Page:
High Court provides guidance on “reasonable endeavours” contractual obligations

By 05/03/2014Contract
reasonable endeavours

In Electricity Generation Corporation v Woodside Energy Ltd [2014] HCA 7 the majority of the High Court (French CJ, Hayne, Crennan and Kieffel JJ) has provided important general observations on the proper construction of obligations to use reasonable endeavours to achieve a contractual object (at [41] to [43]).

General observations

  • First, such an obligation is not an absolute or unconditional obligation;
  • Second, the nature and extent of such an obligation is necessarily conditioned by what is reasonable in the circumstances, which can include circumstances that may affect an obligor’s business;
  • Third, some contracts containing an obligation to use or make reasonable endeavours to achieve a contractual object contain their own internal standard of what is reasonable, by some express reference relevant to the business interests of an obligor.

The majority noted that:

“Contractual obligations framed in terms of “reasonable endeavours” or “best endeavours (or efforts)” are familiar.  Argument proceeded on the basis that substantially similar obligations are imposed by either expression.  Such obligations are not uncommon in distribution agreements, intellectual property licences, mining and resources agreements and planning and construction contracts.  Such clauses are ordinarily inserted into commercial contracts between parties at arm’s length who have their own independent business interests.” (at [40])


The appeal concerned the supply of gas to the Western Australian market, which was disrupted by an explosion at Apache Energy Limited’s gas plant on Varanus Island in 1998. Electricity Generation Corporation (trading as Verve Energy) is the major generator and supplier of electricity to a large part of southwest Western Australia, including Perth. Verve purchases natural gas under a gas supply agreement (GSA) from a number of sellers, including Apache, for use in its power stations. The GSA required the sellers to use their “reasonable endeavours” to make available to Verve a supplementary daily quantity of gas, in addition to a maximum daily quantity of gas.

The explosion on Varanus Island caused the cessation of gas production at Apache’s plant, which resulted in a 30-35% reduction in the supply of natural gas to the Western Australian market. Verve sought supplementary gas from the sellers, who declined to supply it under the GSA, but supplied it under a number of separate short term gas supply agreements, at prevailing market prices (that exceeded the price of supplementary gas in the GSA).


The High Court found, by majority, that on the proper construction of the GSA, the sellers were not obliged by the reasonable endeavours obligation to supply supplementary gas to Verve under the GSA. This finding was based in part on the “reasonable endeavours” obligation being conditioned by the sellers’ express entitlement to take into account “all relevant commercial, economic and operational matters” when determining whether they were “able” to supply supplementary gas. The Court observed that this was an internal standard of reasonableness by which the obligation to use reasonable endeavours was measured (at [46]).

It was also relevant, inter alia, that under the GSA Verve was not obliged to nominate any supplementary gas quantity, and the sellers were not obliged to reserve daily capacity in their plants to supply supplementary gas to Verve, or to refrain from agreeing to sell gas to third parties (at [21]). The effect of these clauses was that the sellers “were not obliged to forgo or sacrifice their business interests when using reasonable endeavours” to make gas available for delivery (at [47]), notwithstanding conflict between the sellers’ business interests and Verve’s interest in obtaining supplementary gas at prices set under the GSA (at [49]). In other words the sellers were at liberty to offer to supply supplementary gas to Verve outside the terms of the GSA.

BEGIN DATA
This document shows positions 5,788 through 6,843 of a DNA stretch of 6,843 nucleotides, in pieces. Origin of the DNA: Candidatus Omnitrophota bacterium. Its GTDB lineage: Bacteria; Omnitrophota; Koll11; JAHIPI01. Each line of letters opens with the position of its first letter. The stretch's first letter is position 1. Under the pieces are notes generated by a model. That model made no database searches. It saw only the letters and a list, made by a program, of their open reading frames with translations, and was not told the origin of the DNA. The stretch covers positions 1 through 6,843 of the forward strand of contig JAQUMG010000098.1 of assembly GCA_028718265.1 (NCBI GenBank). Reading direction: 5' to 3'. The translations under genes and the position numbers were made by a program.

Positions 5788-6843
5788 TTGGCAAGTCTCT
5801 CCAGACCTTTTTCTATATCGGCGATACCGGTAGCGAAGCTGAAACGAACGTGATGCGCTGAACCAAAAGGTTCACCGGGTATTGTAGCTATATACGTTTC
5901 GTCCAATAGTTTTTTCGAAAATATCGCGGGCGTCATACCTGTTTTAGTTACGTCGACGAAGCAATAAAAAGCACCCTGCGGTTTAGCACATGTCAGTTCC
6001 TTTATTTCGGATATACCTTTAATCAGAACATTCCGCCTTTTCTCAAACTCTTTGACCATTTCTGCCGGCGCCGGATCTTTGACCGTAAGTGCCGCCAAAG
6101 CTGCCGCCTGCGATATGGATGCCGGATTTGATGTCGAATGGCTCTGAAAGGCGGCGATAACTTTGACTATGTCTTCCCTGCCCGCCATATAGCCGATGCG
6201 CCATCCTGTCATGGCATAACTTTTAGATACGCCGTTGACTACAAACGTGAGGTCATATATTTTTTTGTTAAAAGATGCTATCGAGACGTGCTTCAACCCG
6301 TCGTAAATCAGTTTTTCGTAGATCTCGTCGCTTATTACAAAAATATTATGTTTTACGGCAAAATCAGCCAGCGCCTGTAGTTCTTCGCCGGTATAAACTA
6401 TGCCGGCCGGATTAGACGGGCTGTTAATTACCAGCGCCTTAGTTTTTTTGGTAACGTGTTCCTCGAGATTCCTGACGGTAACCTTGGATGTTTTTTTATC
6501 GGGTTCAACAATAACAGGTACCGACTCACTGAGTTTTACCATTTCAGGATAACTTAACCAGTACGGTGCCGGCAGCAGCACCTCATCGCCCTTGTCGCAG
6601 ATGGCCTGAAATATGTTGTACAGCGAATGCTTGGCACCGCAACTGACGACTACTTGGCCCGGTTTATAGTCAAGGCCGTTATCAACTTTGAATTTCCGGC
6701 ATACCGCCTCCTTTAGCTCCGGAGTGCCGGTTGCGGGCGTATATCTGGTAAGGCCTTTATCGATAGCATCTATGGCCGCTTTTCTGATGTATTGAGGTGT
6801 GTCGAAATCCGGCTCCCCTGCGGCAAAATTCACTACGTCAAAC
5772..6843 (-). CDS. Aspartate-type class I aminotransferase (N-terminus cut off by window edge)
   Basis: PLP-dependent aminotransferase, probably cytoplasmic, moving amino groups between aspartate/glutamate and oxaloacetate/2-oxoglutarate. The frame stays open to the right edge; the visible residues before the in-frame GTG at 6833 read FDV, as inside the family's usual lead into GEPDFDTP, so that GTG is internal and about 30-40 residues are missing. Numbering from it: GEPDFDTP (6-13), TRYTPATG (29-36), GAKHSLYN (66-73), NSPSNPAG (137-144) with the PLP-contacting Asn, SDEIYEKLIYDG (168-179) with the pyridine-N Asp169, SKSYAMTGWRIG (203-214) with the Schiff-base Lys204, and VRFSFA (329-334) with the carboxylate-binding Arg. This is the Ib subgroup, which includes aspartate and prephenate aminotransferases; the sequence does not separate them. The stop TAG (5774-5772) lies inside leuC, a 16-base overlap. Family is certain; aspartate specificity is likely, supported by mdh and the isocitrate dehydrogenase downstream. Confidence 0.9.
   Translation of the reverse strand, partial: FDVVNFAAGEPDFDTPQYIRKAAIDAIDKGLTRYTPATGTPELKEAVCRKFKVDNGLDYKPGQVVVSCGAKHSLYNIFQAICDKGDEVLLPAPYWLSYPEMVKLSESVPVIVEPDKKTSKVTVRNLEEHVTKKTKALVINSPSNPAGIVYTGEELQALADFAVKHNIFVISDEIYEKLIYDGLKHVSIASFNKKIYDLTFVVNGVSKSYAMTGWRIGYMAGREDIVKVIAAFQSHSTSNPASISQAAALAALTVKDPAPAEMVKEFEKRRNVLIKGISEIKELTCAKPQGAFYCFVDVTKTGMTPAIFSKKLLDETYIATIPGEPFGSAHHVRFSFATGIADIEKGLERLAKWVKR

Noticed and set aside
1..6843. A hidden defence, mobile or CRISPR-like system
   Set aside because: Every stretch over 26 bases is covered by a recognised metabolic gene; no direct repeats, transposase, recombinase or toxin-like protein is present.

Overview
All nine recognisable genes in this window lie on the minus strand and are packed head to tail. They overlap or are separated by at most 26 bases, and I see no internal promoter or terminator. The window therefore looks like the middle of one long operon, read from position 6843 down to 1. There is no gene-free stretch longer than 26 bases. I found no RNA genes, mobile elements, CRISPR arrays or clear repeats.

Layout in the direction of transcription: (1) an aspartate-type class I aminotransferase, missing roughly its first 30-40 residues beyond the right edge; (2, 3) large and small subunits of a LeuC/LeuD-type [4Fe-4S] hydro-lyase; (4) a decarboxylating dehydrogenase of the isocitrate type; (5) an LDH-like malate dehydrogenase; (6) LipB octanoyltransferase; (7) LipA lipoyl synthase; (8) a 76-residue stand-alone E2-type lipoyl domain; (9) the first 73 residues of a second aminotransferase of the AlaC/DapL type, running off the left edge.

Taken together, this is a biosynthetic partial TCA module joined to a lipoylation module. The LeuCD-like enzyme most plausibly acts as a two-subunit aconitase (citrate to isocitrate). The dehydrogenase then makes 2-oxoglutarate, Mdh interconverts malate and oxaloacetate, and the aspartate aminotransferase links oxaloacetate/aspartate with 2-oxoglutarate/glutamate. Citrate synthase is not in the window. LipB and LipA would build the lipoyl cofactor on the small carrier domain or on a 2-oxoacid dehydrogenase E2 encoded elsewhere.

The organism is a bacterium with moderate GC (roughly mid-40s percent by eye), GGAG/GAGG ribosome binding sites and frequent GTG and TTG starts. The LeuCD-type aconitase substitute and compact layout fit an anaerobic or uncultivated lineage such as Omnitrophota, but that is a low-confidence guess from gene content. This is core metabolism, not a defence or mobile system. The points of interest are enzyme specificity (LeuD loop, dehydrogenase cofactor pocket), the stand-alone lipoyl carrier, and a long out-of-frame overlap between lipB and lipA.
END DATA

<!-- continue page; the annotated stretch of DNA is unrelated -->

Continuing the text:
This conclusion was also found to be consistent with the surrounding circumstances known to both parties at the time of entering the GSA (at [48]). In doing so the majority reaffirmed the objective approach to be taken in determining the rights and liabilities of parties to a contract (at [35]):

“The meaning of the terms of a commercial contract is to be determined by what a reasonable businessperson would have understood those terms to mean.  That approach is not unfamiliar.  As reaffirmed, it will require consideration of the language used by the parties, the surrounding circumstances known to them and the commercial purpose or objects to be secured by the contract.  Appreciation of the commercial purpose or objects is facilitated by an understanding “of the genesis of the transaction, the background, the context [and] the market in which the parties are operating”.  As Arden LJ observed in Re Golden Key Ltd, unless a contrary intention is indicated, a court is entitled to approach the task of giving a commercial contract a businesslike interpretation on the assumption “that the parties … intended to produce a commercial result”.  A commercial contract is to be construed so as to avoid it “making commercial nonsense or working commercial inconvenience”.”


This decision has potentially significant ramifications for existing contracts that contain “reasonable endeavours” obligations. Such contracts should be reviewed, as a matter of risk management, to determine the extent to which an obligee may be entitled to avoid a “reasonable endeavours” obligation. Re-negotiation may be necessary to more clearly express the parties’ intentions. Similarly new contracts should be drafted paying careful attention to the language used to express a “reasonable endeavours” obligation and any terms used to condition or qualify that obligation.